And let’s remember, too, that much of what Priebus and Trump are calling “fake news” is true because it’s based on taped phone calls and actual quotations from Trump himself. Death by a thousand Tweets, so to speak.

    Priebus doesn’t go as far: I’ll give him points for saying that the NYT and Post articles on Trump and Flynn, etc. were not false, just “overblown” or “overplayed”–meaning that they took the news space Trump wanted for his own statements. Priebus essentially said that it is not fake news, but how the press prioritizes the various pieces of the news in ways that do not praise the President, but question his judgements, that is the problem. In that, the press is The People’s Advocate and Friend.

  7. Submitted by Jon Austin on 02/20/2017 - 11:20 am.

    Amateurs doing amateurish work

    I’ve been working the other side of the coin for almost as long as Mr. Black so I’ve spent a good long time contemplating the uses of “off the record”, “not for attribution” and other similar constructs. It is a valuable tool for both reporters and sources but – like most tools – is best used by an experienced practitioner. I almost always counsel my clients to avoid it for just that reason.

    Whining about when it is used effectively is like complaining about a carpenter who swings a good hammer. When Mr. Preibus whines about it, it’s also hypocritical as I agree with Mr. Black that he’s almost certainly done more than his share of it.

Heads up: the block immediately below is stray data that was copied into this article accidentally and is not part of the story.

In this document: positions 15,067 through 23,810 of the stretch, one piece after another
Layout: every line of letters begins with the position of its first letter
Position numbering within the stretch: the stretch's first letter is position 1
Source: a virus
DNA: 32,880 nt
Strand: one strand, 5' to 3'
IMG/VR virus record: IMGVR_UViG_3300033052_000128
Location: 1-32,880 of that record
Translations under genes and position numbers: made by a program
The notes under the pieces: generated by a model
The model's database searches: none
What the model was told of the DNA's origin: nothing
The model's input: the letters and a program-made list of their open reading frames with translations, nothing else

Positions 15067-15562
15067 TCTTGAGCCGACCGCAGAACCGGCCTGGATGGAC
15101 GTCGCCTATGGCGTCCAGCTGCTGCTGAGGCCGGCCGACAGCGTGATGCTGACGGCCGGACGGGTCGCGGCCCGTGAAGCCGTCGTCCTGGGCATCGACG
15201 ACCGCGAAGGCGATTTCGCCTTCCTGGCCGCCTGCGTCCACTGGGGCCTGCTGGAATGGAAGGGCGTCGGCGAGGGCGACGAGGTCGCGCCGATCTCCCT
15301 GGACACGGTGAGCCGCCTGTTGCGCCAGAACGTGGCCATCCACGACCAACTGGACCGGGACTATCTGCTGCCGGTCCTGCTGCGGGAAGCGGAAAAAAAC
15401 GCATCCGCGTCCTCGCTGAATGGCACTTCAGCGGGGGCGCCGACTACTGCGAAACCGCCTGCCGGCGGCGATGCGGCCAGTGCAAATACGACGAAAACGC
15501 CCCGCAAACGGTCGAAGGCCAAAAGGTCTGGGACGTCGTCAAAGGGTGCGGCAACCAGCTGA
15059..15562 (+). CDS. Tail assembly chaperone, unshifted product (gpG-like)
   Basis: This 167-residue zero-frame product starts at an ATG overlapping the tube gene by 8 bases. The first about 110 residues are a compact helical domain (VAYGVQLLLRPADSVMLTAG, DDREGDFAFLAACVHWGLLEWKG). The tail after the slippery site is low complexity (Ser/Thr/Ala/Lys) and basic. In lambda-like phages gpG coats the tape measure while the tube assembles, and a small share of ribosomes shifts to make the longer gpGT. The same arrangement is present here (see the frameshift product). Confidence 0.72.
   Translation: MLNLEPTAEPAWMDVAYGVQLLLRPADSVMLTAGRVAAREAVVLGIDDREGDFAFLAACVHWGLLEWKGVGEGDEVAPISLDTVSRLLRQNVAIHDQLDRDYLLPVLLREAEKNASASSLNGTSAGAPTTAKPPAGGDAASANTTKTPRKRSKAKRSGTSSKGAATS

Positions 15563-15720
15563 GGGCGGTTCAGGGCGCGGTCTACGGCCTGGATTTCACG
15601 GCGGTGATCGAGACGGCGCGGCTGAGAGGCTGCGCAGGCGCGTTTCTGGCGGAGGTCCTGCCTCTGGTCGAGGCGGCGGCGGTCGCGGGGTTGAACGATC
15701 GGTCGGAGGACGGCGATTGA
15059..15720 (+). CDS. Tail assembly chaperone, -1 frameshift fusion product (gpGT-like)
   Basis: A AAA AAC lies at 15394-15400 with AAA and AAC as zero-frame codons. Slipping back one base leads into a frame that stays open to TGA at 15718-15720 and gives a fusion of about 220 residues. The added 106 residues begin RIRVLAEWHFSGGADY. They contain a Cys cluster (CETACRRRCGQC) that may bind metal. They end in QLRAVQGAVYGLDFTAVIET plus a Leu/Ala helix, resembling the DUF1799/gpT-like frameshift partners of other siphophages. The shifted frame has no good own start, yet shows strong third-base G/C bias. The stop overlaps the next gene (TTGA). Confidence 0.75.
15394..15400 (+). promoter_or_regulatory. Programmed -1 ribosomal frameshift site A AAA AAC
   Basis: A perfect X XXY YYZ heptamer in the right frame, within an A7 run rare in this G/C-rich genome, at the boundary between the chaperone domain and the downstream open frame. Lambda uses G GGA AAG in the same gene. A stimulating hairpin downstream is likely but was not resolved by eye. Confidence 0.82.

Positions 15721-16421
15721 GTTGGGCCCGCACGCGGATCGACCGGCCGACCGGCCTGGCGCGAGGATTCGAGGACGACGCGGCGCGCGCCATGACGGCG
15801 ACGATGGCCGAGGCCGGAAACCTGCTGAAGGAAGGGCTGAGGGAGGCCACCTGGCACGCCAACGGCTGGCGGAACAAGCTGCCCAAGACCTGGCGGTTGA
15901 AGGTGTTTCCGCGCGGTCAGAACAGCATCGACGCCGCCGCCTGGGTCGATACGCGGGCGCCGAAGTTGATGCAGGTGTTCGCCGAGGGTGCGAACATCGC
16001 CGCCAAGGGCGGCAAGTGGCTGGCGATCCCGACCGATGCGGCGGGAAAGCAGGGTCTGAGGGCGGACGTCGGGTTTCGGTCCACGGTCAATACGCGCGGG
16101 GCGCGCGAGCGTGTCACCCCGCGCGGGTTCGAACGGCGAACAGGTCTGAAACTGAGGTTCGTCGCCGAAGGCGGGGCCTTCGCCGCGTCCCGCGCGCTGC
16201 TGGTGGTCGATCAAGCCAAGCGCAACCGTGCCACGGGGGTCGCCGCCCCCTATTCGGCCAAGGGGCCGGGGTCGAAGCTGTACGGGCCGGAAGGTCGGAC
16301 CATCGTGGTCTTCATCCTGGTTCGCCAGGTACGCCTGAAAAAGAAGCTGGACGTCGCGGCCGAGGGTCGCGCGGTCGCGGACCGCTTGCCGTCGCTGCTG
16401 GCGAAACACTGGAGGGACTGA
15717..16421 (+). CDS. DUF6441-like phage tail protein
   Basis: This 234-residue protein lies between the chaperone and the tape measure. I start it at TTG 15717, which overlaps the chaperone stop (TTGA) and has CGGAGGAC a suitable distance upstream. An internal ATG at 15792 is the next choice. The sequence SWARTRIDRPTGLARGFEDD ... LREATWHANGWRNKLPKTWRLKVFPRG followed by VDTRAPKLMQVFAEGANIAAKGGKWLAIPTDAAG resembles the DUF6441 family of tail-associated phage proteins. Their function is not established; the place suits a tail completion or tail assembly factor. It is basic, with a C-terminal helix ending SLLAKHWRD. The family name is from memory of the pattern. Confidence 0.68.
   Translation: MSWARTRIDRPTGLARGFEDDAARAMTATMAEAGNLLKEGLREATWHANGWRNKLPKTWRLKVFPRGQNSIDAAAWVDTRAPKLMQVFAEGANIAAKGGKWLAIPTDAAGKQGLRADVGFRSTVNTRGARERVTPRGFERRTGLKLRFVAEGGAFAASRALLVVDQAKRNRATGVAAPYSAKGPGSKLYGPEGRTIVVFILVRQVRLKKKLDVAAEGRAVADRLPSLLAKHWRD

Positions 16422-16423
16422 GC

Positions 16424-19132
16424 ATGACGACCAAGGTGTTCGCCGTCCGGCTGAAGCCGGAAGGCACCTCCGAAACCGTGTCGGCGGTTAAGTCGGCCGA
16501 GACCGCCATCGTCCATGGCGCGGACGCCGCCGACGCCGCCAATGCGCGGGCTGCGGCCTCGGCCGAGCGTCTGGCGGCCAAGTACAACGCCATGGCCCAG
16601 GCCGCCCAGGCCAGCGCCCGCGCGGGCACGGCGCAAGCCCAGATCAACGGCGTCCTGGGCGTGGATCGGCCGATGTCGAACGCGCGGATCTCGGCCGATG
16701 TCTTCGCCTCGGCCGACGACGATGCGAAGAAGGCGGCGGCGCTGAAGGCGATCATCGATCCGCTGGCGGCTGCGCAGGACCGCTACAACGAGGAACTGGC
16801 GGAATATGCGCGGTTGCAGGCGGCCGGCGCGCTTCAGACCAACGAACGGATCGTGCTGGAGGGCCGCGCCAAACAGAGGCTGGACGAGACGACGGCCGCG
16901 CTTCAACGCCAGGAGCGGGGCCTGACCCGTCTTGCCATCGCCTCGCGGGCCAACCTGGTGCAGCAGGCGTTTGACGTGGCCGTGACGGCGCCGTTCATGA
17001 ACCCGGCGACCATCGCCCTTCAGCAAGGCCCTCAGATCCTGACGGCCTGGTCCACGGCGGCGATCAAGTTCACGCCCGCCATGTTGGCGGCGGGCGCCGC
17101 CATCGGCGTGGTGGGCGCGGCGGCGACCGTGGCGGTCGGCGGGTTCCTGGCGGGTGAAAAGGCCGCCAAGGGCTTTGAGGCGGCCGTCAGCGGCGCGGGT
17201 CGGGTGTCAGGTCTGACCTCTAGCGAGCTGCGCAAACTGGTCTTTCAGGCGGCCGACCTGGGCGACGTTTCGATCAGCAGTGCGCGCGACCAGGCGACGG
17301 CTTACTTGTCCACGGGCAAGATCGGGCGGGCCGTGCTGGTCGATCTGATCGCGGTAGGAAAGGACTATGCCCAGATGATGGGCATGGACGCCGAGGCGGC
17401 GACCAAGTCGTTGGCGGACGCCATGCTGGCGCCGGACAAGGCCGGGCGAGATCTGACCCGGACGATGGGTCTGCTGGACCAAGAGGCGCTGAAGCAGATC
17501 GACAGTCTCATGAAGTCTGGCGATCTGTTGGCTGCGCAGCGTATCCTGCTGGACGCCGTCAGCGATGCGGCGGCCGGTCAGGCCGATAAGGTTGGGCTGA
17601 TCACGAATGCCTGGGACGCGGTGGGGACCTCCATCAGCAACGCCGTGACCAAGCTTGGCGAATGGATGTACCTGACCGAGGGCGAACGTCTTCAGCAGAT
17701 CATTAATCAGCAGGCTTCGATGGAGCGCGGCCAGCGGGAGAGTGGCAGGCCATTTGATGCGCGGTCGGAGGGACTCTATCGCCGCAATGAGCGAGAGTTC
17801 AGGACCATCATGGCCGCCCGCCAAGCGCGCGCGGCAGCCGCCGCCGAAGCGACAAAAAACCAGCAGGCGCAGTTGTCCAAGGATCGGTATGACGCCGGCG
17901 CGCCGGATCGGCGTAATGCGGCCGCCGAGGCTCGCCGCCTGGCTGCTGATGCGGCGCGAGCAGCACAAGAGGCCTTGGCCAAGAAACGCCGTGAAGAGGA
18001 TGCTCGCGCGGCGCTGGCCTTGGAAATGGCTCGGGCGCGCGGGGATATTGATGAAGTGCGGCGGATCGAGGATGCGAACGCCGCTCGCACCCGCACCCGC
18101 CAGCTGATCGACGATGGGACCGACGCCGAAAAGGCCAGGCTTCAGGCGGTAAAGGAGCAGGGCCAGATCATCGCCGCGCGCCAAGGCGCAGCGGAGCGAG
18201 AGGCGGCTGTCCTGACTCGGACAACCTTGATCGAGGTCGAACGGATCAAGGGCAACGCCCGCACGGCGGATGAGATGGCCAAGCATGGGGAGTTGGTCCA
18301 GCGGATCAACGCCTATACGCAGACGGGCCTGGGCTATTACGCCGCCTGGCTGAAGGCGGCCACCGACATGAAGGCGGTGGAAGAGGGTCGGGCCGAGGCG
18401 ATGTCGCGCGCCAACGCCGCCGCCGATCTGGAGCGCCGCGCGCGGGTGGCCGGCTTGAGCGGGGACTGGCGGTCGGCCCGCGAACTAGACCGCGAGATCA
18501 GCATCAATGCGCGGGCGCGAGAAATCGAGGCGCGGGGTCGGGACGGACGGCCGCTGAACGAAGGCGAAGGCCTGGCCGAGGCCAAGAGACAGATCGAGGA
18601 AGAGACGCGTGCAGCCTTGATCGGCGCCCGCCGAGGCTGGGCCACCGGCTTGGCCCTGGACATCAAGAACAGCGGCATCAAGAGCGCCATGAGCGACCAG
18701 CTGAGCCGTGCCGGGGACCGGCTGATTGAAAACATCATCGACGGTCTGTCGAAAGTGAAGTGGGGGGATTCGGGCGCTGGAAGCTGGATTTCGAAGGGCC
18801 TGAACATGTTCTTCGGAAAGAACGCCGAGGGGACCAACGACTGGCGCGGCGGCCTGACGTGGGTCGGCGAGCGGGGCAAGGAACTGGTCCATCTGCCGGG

I suspect what’s going on here is a twisted example of the old adage, “I won’t ask you to do anything I’m not willing to do myself.” Mr. Preibus and his cohort are working for a man who will literally say anything. He lies with abandon, he poses as his own PR person, he contradicts himself based on the audience in front of him. He expects others to do the same. That’s why the chilling performance of Stephen Miller two weekends ago – a shrieking, authoritarian chanting that reminded me of the sheep in Animal Farm – earned the Donald J. Trump seal of approval in the form of a Tweet.

  8. Submitted by Craig Johnson on 02/20/2017 - 11:27 am.

    Deflection mark the direction

    Its interesting to mark the evolution of argument. From “I know I am but what are you?” to removing the issue of argument. Solving problems are the most effective way of dealing with problems. But the current administration is committed to confrontation.

    White House in chaos? Declare its a fine tuned machine. Leaks from the White House? Demand the leakers be identified by the press. To both points the solution is not denial, but improving the situation. Take away the issues the press and we the people are concerned about.

    I spent a lifetime learning that developing an actionable plan and executing the plan created the best assurance of the survival of the objective and possibly the success of the initiative. Real pros rehearse, real pros plan, discuss, test, seek consensus, adjust and then execute. the Trump administration seems to do none of that – at least there is no evidence. Worst yet, Trump believes that his intuition is his most reliable guide. This from a fellow without government experience, essentially a non reader, a fellow who is pretty good at what he knows, but his knowledge is seriously limited and he is content with that.

    But then evidence is overflowing. Its everywhere – the terrorism in Atlanta, the Massacre in Bowling Green, whatever disaster struck Sweden, the mess Obama left the country in, Hillary’s emails, sadly the list seems to grow every day. So the alternatives are clear: keep lying, deflecting, accusing, denying, not accepting responsibility – or- fix the damn problems – harder but clearly more effective.